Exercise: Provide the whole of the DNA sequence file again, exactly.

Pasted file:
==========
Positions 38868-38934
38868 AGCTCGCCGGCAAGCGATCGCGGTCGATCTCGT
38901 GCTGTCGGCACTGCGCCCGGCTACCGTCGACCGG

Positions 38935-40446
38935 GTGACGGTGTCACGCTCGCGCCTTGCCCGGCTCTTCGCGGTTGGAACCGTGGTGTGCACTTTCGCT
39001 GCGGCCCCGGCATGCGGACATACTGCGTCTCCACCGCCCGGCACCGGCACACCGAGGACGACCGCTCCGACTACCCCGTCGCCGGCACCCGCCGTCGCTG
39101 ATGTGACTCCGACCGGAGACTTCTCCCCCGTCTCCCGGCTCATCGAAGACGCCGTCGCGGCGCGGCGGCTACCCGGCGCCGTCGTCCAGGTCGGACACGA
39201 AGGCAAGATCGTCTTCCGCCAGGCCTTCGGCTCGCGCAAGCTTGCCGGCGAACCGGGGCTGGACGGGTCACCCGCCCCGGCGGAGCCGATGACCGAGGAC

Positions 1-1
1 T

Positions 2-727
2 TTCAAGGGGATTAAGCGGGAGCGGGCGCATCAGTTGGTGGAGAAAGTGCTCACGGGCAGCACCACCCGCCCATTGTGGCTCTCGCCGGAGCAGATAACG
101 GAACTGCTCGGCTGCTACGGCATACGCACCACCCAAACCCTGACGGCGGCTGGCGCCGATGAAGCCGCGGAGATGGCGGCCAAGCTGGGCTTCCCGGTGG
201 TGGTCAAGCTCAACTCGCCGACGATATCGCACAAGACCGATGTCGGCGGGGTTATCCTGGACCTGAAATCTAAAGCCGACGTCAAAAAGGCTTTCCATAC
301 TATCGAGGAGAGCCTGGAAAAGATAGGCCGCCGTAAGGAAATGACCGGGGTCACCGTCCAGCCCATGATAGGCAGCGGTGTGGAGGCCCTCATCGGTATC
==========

Positions 38868-38934
38868 AGCTCGCCGGCAAGCGATCGCGGTCGATCTCGT
38901 GCTGTCGGCACTGCGCCCGGCTACCGTCGACCGG

Positions 38935-40446
38935 GTGACGGTGTCACGCTCGCGCCTTGCCCGGCTCTTCGCGGTTGGAACCGTGGTGTGCACTTTCGCT
39001 GCGGCCCCGGCATGCGGACATACTGCGTCTCCACCGCCCGGCACCGGCACACCGAGGACGACCGCTCCGACTACCCCGTCGCCGGCACCCGCCGTCGCTG
39101 ATGTGACTCCGACCGGAGACTTCTCCCCCGTCTCCCGGCTCATCGAAGACGCCGTCGCGGCGCGGCGGCTACCCGGCGCCGTCGTCCAGGTCGGACACGA
39201 AGGCAAGATCGTCTTCCGCCAGGCCTTCGGCTCGCGCAAGCTTGCCGGCGAACCGGGGCTGGACGGGTCACCCGCCCCGGCGGAGCCGATGACCGAGGAC

Positions 1-1
1 T

Positions 2-727
2 TTCAAGGGGATTAAGCGGGAGCGGGCGCATCAGTTGGTGGAGAAAGTGCTCACGGGCAGCACCACCCGCCCATTGTGGCTCTCGCCGGAGCAGATAACG
101 GAACTGCTCGGCTGCTACGGCATACGCACCACCCAAACCCTGACGGCGGCTGGCGCCGATGAAGCCGCGGAGATGGCGGCCAAGCTGGGCTTCCCGGTGG
201 TGGTCAAGCTCAACTCGCCGACGATATCGCACAAGACCGATGTCGGCGGGGTTATCCTGGACCTGAAATCTAAAGCCGACGTCAAAAAGGCTTTCCATAC
301 TATCGAGGAGAGCCTGGAAAAGATAGGCCGCCGTAAGGAAATGACCGGGGTCACCGTCCAGCCCATGATAGGCAGCGGTGTGGAGGCCCTCATCGGTATC